The sanyasi who first wept, and then danced…

Read the previous part here…

“The fourth however, saw that the result was a body of a lion. He knew the dangers of making that lion come to life…”

“Yet, just because he wanted to show off his skills, he made it to come alive, and to disastrous consequences. Not only did he kill the others, but he too died in the process.”

Hence, the mistake that he committed, was the gravest.”

As the king uttered these words, the Vetāla flew off his shoulder, laughing. And King Vikram once more started to walk towards the banyan tree, determined to fetch him. 

Illustration by the renowned Karatholuvu Chandrasekaran Shivashankaran

त्रयोिवशंो वतेालः

The twenty-third story

The sanyasi who first wept, and then danced

ततो गत्वा पुनः प्राप शिंशपापादपात् ततः ।
स त्रिविक्रमसेनस् तं वेतालं राजसत्तमः ॥ १२,३०.१ ॥

स्कन्धे कृत्वा च तं मौनी दर्शितानेकवैकृतम् ।
यावत् प्रतिष्ठते तावत् स वेतालस् तम् अब्रवीत् ॥ १२,३०.२ ॥

राजन्न् अकार्ये ऽप्य् एतस्मिन् दुर्वारो ऽयं ग्रहस् तव ।
तत् ते श्रमविनोदाय कथयामि कथां शृणु ॥ १२,३०.३ ॥

King Vikram went back to the tree, and bringing down the Vetāla, placed him across his shoulders and started to walk back. 

As the king walked in silence, the Vetāla spoke from his shoulder.

“Oh king! This task is beneath you, and not at all representative of your unlimited capabilities. Yet you demonstrate excellent perseverance in it, and so, here is a story to dispel your fatigue.

आसीत् कलिङ्गविषये नाम्ना शोभावती पुरी ।
दिवीव शक्रनगरी वसतिः शुभकर्मणाम् ॥ १२,३०.४ ॥

यां प्रद्युम्न इवैश्वर्यवीर्यातिशयविश्रुतः ।
प्रद्युम्ननामा नृपतिः शशासोर्जितशासनः ॥ १२,३०.५ ॥

गुणापकर्षश् चापेषु मुरजेषु कराहतिः ।
युगेष्व् अश्रूयत कलिर् यस्यां प्रज्ञासु तीक्ष्णता ॥ १२,३०.६ ॥

एकदेशे पुरस् तस्या नृपेण प्रतिपादितः ।
यज्ञस्थलाभिधानो ऽभूद् अग्रहारो बहुद्विजः ॥ १२,३०.७ ॥

तत्रासीद् यज्ञसोमाख्यो ब्राह्मणो वेदपारगः ।
महाधनो ऽग्निहोत्री च पूजितातिथिदेवतः ॥ १२,३०.८ ॥

तस्य व्यतीते तारुण्ये मनोरथशतैः सुतः ।
भार्यायाम् अनुरूपायाम् एक एवोदपद्यत ॥ १२,३०.९ ॥

ववृधे च पितुः सो ऽस्य गृहे बालः सुलक्षणः ।
कृताभिधानो विधिवद् देवसोम इति द्विजैः ॥ १२,३०.१० ॥

प्राप्तषोडशवर्षश् च स विद्याविनयादिभिः ।
आवर्जितजनो ऽकस्माज् ज्वरेण प्राप पञ्चताम् ॥ १२,३०.११ ॥

ततः परासुं स्नेहात् तम् आश्लिष्य सह भार्यया ।
यज्ञसेनः पिता शोचन् न दाहाय जहौ चिरम् ॥ १२,३०.१२ ॥

In the faraway land of Kaliṅga, is a city named Śobhāvatī. This city was magnificent, and rivaled the city of Indra, and was populated by all righteous people.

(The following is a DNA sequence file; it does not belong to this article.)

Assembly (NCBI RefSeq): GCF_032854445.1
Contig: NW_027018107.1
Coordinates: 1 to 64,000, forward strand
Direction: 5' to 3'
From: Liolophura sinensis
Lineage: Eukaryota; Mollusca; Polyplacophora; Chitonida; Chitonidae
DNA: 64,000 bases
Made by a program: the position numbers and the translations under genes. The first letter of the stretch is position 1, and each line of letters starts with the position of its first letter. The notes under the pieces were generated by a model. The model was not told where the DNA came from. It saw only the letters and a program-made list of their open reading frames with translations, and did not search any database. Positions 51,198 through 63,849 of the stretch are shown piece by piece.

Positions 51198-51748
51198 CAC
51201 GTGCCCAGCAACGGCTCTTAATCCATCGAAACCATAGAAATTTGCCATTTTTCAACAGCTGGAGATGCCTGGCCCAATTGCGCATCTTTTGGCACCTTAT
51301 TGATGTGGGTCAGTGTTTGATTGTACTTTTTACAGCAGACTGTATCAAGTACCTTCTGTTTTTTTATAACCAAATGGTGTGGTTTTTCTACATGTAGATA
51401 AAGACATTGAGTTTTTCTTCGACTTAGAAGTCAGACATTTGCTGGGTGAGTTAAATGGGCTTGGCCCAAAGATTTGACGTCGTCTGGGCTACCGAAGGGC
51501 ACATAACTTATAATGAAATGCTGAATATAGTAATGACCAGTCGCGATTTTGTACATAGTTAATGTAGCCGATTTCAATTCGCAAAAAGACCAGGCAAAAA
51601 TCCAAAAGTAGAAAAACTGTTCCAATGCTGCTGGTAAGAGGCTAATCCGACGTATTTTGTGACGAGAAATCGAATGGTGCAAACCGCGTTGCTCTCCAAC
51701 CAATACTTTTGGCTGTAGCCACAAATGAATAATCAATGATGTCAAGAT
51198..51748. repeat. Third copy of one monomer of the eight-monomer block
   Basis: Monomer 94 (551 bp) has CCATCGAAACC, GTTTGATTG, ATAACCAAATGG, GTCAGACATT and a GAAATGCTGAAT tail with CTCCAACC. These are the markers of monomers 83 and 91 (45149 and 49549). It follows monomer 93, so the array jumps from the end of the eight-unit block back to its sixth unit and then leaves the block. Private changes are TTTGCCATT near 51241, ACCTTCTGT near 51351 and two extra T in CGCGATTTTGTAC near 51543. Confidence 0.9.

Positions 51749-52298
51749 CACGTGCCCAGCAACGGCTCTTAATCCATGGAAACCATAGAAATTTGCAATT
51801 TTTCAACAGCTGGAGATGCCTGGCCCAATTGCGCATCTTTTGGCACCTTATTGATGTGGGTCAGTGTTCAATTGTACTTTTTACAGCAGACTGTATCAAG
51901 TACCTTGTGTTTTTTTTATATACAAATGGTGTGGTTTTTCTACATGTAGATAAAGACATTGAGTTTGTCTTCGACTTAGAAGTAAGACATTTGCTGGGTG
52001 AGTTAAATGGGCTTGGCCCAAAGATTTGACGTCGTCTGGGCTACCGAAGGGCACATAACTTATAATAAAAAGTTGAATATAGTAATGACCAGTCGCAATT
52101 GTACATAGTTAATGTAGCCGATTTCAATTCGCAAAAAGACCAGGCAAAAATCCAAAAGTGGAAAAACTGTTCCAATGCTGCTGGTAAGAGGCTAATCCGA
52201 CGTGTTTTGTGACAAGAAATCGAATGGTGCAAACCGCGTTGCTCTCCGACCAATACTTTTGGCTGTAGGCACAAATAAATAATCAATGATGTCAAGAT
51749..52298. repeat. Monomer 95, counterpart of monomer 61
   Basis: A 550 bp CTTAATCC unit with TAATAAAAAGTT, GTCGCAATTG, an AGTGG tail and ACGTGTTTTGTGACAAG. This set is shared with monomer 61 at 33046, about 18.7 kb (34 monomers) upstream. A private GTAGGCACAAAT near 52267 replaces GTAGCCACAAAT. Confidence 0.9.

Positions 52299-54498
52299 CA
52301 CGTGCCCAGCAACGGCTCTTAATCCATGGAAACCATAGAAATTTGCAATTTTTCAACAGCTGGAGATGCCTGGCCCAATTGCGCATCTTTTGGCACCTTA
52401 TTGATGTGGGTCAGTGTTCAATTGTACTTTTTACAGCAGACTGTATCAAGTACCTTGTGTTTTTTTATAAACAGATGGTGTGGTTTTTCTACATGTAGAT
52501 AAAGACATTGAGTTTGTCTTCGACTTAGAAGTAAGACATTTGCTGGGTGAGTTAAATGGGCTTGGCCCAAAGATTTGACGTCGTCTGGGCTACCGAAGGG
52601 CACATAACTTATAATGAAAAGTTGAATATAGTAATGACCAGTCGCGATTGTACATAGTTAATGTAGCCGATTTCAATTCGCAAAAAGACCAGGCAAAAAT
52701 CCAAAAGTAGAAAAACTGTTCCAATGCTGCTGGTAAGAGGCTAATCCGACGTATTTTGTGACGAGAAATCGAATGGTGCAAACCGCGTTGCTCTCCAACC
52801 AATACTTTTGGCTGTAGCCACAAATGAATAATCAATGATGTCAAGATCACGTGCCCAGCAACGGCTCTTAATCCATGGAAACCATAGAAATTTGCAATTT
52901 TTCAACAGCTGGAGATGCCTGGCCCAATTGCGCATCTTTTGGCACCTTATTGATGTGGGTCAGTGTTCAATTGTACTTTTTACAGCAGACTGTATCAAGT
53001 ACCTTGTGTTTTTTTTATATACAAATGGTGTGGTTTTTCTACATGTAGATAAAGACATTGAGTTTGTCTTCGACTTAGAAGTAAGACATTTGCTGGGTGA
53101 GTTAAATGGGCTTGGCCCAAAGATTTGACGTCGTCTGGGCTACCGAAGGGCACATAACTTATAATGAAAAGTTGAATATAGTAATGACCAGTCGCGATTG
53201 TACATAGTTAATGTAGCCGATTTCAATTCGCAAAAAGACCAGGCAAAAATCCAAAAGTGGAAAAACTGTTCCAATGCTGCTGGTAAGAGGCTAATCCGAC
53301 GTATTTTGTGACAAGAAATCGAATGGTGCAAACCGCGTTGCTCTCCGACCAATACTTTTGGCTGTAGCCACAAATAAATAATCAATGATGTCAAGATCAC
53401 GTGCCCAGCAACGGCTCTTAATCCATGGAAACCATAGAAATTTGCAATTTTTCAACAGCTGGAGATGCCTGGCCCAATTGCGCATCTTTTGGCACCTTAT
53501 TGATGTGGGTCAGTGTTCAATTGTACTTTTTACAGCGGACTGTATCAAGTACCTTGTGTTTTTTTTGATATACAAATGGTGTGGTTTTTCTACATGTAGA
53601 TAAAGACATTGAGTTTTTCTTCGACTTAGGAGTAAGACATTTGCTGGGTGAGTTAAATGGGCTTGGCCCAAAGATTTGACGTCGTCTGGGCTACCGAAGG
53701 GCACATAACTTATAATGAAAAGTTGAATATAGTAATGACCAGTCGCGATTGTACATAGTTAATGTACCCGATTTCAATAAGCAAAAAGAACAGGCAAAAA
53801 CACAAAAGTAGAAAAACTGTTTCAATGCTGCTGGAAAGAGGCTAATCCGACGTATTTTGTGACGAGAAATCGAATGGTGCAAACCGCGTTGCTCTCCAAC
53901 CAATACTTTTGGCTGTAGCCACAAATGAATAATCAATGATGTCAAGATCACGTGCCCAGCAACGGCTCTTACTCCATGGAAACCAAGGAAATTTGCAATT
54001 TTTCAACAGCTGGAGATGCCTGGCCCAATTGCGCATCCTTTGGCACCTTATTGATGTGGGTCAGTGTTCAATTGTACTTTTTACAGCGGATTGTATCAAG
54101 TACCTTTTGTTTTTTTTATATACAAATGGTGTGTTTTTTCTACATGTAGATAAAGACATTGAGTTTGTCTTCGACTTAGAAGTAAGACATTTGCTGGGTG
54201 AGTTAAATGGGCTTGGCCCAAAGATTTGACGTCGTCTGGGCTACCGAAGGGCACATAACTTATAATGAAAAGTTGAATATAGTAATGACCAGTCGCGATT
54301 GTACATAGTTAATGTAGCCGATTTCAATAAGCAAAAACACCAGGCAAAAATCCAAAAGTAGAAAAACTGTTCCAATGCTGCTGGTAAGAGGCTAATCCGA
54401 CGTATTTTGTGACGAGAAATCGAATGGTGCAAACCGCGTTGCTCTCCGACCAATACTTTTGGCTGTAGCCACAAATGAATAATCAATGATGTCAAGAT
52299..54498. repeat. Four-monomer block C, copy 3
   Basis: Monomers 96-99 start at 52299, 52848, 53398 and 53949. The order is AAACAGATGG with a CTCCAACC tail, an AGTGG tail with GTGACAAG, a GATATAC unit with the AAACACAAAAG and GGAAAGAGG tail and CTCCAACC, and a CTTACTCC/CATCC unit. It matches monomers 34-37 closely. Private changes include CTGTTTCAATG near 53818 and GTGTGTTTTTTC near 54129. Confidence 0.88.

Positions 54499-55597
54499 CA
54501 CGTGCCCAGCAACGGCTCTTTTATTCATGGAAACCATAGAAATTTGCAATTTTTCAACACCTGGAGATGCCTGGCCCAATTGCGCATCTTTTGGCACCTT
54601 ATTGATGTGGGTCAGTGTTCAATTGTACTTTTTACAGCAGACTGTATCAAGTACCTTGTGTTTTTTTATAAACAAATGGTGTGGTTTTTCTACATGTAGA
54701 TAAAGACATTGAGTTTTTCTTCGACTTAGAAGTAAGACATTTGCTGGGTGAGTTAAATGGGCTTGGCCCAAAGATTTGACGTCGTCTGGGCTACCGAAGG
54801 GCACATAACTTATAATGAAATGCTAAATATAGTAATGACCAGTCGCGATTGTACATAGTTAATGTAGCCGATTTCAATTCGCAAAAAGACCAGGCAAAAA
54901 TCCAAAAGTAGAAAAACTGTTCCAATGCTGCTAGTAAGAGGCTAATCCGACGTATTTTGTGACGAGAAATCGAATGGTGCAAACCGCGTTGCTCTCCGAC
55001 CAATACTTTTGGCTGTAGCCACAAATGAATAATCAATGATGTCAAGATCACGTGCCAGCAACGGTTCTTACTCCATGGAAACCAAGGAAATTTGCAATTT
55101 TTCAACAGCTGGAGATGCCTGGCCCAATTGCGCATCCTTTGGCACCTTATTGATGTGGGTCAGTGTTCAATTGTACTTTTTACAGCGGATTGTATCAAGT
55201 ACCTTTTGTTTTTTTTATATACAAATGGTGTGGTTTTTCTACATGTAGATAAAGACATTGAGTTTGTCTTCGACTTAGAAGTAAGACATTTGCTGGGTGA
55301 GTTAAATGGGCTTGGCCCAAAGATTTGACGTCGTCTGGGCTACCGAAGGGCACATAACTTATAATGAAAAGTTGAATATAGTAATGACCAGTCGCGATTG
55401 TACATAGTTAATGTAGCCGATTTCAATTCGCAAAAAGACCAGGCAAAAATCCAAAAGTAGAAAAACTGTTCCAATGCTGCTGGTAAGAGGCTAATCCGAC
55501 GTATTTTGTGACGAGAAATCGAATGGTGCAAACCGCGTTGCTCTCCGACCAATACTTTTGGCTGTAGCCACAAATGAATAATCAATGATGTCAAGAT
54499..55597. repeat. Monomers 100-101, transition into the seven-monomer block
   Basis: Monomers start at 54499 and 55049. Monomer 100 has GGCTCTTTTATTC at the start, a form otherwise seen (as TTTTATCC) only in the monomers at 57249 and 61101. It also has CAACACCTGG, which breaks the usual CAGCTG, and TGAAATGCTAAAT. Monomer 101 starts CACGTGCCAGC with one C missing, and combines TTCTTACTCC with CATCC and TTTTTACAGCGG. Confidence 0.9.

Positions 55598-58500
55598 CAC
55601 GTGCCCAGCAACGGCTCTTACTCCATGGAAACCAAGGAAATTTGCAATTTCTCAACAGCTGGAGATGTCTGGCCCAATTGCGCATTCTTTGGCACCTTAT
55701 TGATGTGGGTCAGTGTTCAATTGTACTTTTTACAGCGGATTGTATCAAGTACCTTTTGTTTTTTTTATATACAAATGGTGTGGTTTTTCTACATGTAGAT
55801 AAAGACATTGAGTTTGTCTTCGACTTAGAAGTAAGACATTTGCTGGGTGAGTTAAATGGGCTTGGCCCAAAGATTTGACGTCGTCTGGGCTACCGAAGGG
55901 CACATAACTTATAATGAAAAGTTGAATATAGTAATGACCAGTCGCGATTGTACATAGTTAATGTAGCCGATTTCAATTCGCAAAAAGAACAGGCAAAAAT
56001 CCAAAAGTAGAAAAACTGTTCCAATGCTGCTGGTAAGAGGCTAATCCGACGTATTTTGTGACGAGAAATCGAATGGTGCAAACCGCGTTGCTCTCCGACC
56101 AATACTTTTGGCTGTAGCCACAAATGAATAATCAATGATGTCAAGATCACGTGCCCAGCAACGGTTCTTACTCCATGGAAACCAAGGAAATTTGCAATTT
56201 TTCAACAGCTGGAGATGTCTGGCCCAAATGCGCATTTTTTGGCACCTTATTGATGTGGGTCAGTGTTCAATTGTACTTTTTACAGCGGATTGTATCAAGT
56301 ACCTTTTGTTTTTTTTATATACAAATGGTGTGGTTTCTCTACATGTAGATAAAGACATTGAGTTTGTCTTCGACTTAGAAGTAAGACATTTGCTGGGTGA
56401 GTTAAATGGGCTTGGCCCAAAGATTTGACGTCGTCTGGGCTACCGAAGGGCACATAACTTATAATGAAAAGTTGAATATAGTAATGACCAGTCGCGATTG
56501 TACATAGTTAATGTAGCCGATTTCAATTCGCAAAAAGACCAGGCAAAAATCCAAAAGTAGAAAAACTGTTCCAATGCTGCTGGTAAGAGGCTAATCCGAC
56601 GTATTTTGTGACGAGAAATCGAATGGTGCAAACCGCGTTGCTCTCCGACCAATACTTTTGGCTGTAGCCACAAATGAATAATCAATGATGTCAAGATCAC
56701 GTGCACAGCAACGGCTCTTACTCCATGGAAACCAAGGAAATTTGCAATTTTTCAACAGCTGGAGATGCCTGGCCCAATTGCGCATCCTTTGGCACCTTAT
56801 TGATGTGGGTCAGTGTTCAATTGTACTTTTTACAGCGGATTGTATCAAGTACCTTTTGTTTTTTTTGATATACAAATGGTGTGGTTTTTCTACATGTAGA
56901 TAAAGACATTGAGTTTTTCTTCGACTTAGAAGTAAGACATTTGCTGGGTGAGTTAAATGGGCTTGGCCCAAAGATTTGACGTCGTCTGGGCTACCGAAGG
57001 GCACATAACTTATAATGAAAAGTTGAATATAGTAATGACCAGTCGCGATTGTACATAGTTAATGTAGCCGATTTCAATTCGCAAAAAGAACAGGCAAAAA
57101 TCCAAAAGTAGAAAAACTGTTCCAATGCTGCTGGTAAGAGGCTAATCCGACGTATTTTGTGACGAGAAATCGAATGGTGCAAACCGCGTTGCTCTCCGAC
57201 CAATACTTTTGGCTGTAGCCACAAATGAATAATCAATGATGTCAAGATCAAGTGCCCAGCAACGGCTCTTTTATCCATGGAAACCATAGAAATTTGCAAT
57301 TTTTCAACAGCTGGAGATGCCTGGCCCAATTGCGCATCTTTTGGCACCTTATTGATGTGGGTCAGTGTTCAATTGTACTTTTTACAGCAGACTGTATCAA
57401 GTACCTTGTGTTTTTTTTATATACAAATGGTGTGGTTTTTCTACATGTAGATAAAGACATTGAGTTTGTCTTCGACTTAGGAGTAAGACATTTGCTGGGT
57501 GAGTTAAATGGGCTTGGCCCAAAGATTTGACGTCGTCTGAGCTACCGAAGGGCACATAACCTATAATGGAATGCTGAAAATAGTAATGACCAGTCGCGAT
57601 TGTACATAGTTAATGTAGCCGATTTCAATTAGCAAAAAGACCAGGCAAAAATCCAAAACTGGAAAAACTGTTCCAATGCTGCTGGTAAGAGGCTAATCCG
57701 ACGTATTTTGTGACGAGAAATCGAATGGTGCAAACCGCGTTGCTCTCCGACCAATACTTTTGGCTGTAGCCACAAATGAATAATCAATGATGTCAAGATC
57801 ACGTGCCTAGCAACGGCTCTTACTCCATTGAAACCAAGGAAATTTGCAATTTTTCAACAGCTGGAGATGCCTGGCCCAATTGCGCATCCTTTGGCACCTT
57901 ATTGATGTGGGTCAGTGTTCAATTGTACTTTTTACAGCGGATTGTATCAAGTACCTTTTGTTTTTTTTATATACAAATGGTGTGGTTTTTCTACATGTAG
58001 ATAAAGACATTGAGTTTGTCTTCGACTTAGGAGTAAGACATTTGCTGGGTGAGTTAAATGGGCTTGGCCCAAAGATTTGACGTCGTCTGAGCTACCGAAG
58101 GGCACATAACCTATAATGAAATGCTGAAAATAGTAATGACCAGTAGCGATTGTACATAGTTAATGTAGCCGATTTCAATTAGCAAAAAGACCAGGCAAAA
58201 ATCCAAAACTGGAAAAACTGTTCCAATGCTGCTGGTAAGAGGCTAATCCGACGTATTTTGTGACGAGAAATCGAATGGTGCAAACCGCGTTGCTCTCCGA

Śobhāvatī was ruled by King Pradyumna, whose fame was spread far and wide, and like the Deva Pradyumna, was known for his might and valor.

In Śobhāvatī…

गुणापकर्ष (the stretching or ‘decline of a string) was in the string of a bow, and not in the character (गुण also means character) of it’s subjects,

कराहति (beating of hands) was on drums and not taxes (कर also means taxes) levied on it’s subjects,

कलि was a Yuga and not deceit (कलि also means deception),

and तीक्श्णता (sharpness) was in intellect and not in words.

In the northern part of the city was Yajñasthala, a place that the king had granted to the Brāhmans of the kingdom. In Yajñasthala lived a wealthy Brāhman named Yajñasoma. He was a master of the Vedas, and led a pious life, by performing yagnās, and honoring his guests and the Devās.

In the course of time he got married and born to him was a son of excellent qualities, one that he named Devasoma.

When Devasoma became sixteen years of age, that boy, who had captivated everyone’s hearts with his knowledge, modesty and good qualities, suddenly caught a fever and died.

Yajñasoma was shattered, and along with his wife, embraced the dead body of his son, their tears refusing to stop, and both were unwilling to let the others take away the body to be cremated.

The elders assembled there observed this for a while, and then called Yajñasoma and said…

to be continued…